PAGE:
Even if Congress were to pass the Trump administration’s proposal to reorganize OPM, it could still take years before policymakers could tackle other workforce issues.
The Trump administration’s proposal to send the Office of Personnel Management’s policy functions to the Executive Office of the President could lead to years of implementation woes and legal challenges, before the initiative could begin achieving supporters’ stated goals, one observer said.
The White House’s plan to merge most of OPM’s functions with the General Services Administration and create an Office of Federal Workforce Policy at the Office of Management and Budget includes a provision that places the existing OPM director’s regulatory and rulemaking authority in a non-Senate confirmed position within OMB.
Acting OPM Director Margaret Weichert has said that OPM’s authority on workforce policy is too narrowly focused on Title 5 employees. Moving rulemaking power to the White House could allow the federal government’s top HR shop to make policy governing more than just the Title 5 workforce. For example, the unit could issue regulations for Veterans Affairs Department medical staff, who are governed by Title 38.
But before the new workforce policy director could begin taking a look at civil service reform, he or she likely would face years of, for lack of a better term, busy work, according to Donald Kettl, professor and academic director at the University of Texas’ Lyndon B. Johnson School of Public Affairs.
“It’s worth noting that the sheer scale of the question at stake here is enormous,” Kettl said. “A search on the Code of Federal Regulations for ‘Office of Personnel Management’ reveals [more than 700 references] across 41 titles. So the question of the rulemaking fix required to attend to the administration’s proposal is huge.”
Additionally, Kettl said he believes the decision to place rulemaking authority with a non-Senate confirmed political appointee could be unprecedented, although Congress seems unlikely to move forward with the idea. The White House, in its legislative proposal, suggested that despite the authority being placed within OMB, GSA likely would do most of the work on any regulatory changes.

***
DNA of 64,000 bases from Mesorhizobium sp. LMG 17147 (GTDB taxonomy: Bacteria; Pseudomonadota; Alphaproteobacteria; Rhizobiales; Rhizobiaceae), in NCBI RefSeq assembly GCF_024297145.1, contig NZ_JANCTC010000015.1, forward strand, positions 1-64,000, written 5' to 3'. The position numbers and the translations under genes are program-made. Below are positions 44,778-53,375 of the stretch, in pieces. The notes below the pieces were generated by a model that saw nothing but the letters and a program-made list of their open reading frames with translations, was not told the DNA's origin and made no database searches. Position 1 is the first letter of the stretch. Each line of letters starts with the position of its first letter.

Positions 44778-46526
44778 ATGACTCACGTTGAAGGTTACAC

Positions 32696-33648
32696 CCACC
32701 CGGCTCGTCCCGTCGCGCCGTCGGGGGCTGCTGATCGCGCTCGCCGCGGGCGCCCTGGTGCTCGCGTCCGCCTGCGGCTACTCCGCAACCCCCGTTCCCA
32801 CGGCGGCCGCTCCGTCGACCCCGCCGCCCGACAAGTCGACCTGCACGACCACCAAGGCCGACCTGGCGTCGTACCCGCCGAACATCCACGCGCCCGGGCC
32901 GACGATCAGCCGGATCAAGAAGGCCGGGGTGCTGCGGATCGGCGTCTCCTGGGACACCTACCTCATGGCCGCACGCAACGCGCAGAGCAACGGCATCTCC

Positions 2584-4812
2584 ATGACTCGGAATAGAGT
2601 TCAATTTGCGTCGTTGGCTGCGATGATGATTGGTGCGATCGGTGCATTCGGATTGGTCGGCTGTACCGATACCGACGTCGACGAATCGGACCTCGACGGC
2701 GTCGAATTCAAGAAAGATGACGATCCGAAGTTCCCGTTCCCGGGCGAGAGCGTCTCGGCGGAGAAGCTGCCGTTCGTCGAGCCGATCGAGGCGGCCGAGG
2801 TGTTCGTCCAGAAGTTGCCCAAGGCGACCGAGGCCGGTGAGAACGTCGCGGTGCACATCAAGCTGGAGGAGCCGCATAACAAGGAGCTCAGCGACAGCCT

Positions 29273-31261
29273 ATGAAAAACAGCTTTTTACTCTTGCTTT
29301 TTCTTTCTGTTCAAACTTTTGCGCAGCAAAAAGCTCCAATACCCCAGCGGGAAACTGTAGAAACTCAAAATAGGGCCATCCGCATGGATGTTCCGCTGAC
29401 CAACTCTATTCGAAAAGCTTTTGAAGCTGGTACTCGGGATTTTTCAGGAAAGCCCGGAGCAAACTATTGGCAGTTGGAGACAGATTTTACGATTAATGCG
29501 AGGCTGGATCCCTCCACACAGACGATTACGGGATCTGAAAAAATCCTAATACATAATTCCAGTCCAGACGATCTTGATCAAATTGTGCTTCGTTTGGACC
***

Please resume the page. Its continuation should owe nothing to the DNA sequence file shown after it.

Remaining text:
“This section also transfers OPM's rulemaking authority to the Office of Management and Budget, to allow the new Office of Federal Workforce Policy to assume a policy leadership role,” the White House stated. “By delegation and in practice, GSA will conduct the significant majority of this rulemaking.”
Even so, such an arrangement could lead to legal challenges to any regulation put forward by the White House workforce policy director, Kettl said.
“Any effort to do so seems certain to generate legal challenges, which could well tie up the reorganization in court,” he said. “The simplest answer is [retaining an] OPM director as a figurehead. But that, in turn, raises the question of why go through all of this, without defining the basic problem to be solved and devising a strategy that seems most likely to solve it.”
Max Stier, president and CEO of the Partnership for Public Service, said he could not speak specifically to the potential legal and regulatory issues that could crop up if Congress were to approve the administration’s reorganization proposal. But he said there are many big questions that must be answered about the plan, and noted that officials should consider the “opportunity cost” of large scale changes to any agency.
“When you think about the opportunity cost, what else might be worth your energy and resources?” Stier said. “There are already some good questions in this arena, and there are other things that need to happen, like civil service reform, and you just can’t do it all. You have to prioritize where there’s the best shot of making something happen. There have been a lot of good questions raised about what does this really look like and what are the alternatives, and answering those questions is fundamental in evaluating whether this is the right priority.”